Ballymore secures €77.3m green loan from HSBC

Loan to help fund construction of three offices in Dublin Landings project in docklands

HSBC Ireland said the loan was Ireland’s first green loan principles-compliant facility. Photograph: Tolga Akmen/AFP/Getty Images

HSBC Ireland said the loan was Ireland’s first green loan principles-compliant facility. Photograph: Tolga Akmen/AFP/Getty Images

 

Developer Seán Mulryan’s Ballymore and Singaporean property group Oxley have secured a €77.3 million so-called green loan from HSBC Ireland to help fund the construction of three offices in their high-profile Dublin Landings project in the city’s north docklands.

HSBC Ireland said the loan was Ireland’s first green loan principles-compliant facility, meeting standards set by the Loan Market Associations of Europe and Asia in March last year to support environmentally sustainable economic activity.

“We strive to reduce our carbon emissions and Dublin Landings will be finished to the highest international standards,” said Mr Mulryan, nothing that the project is being built to the internationally recognised Leadership in Energy and Environmental Design platinum standard.

Providers of green loans must track the use of the funds to ensure they are directed only to suitable projects.

The development comes on the eve of major conference on sustainable and climate finance in Dublin on Thursday, which has been convened by the Department of Finance. The United Nations Intergovernmental Panel on Climate Change warned last October that the world has only about a dozen years to keep global temperatures to a maximum of 1.5 degrees Celsius above pre-industrial levels.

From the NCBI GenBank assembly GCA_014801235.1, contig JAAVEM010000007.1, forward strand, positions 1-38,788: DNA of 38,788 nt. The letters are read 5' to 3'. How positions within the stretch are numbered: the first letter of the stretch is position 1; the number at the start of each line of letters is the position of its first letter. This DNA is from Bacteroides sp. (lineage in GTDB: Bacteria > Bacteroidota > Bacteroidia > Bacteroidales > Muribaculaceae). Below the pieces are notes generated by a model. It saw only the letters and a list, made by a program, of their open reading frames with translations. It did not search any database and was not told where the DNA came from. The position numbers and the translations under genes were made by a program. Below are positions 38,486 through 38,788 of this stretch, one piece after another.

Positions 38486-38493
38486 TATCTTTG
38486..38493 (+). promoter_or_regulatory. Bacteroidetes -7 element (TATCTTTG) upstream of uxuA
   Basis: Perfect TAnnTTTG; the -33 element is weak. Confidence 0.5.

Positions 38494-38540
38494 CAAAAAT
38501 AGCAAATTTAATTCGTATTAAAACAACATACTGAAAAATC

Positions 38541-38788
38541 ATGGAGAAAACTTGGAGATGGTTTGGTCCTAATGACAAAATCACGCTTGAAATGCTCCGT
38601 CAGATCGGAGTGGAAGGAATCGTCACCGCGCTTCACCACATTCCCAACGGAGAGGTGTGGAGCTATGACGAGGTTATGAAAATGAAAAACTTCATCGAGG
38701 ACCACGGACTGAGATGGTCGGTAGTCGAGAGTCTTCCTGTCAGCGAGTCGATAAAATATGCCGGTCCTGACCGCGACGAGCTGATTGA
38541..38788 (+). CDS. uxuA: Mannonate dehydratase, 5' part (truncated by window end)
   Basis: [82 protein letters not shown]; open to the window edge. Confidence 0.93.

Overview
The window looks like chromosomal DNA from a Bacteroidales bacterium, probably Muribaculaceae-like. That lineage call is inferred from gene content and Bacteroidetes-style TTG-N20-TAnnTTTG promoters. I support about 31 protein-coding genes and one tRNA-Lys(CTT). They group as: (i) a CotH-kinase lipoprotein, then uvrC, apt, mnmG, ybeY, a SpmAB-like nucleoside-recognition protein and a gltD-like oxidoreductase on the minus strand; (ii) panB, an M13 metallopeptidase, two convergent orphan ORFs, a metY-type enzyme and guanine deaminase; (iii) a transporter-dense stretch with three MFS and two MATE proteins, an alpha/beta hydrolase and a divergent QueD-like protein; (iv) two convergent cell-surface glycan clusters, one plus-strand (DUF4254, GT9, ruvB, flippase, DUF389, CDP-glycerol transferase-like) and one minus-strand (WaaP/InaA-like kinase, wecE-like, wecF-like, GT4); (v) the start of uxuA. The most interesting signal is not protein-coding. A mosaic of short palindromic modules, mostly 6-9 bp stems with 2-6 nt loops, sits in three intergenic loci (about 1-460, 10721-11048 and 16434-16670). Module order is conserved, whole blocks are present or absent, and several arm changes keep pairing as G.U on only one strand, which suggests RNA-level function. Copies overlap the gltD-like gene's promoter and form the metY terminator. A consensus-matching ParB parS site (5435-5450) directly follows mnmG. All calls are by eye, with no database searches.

Sustainable finance is expected to play a pivotal role in enabling countries to meet the 2015 Paris Agreement, which aims to keep temperature increases between 1.5 degrees and 2 degrees.

The conference will see figures from the World Bank, the Asian Development Bank and the European Investment Bank, alongside BlackRock, BNP Paribas and SEB, discuss how to unlock global capital to create investments to pay for the projects aimed at tackling climate change.

It is estimated that the world needs $90 trillion of sustainable investment in cities, land use and energy by 2030 and green loans can play a significant part in this,” said HSBC Ireland chief executive Alan Duffy.

“Stakeholders want to understand that the companies they work with and invest in are working to reduce their carbon emissions and their impact on the environment.”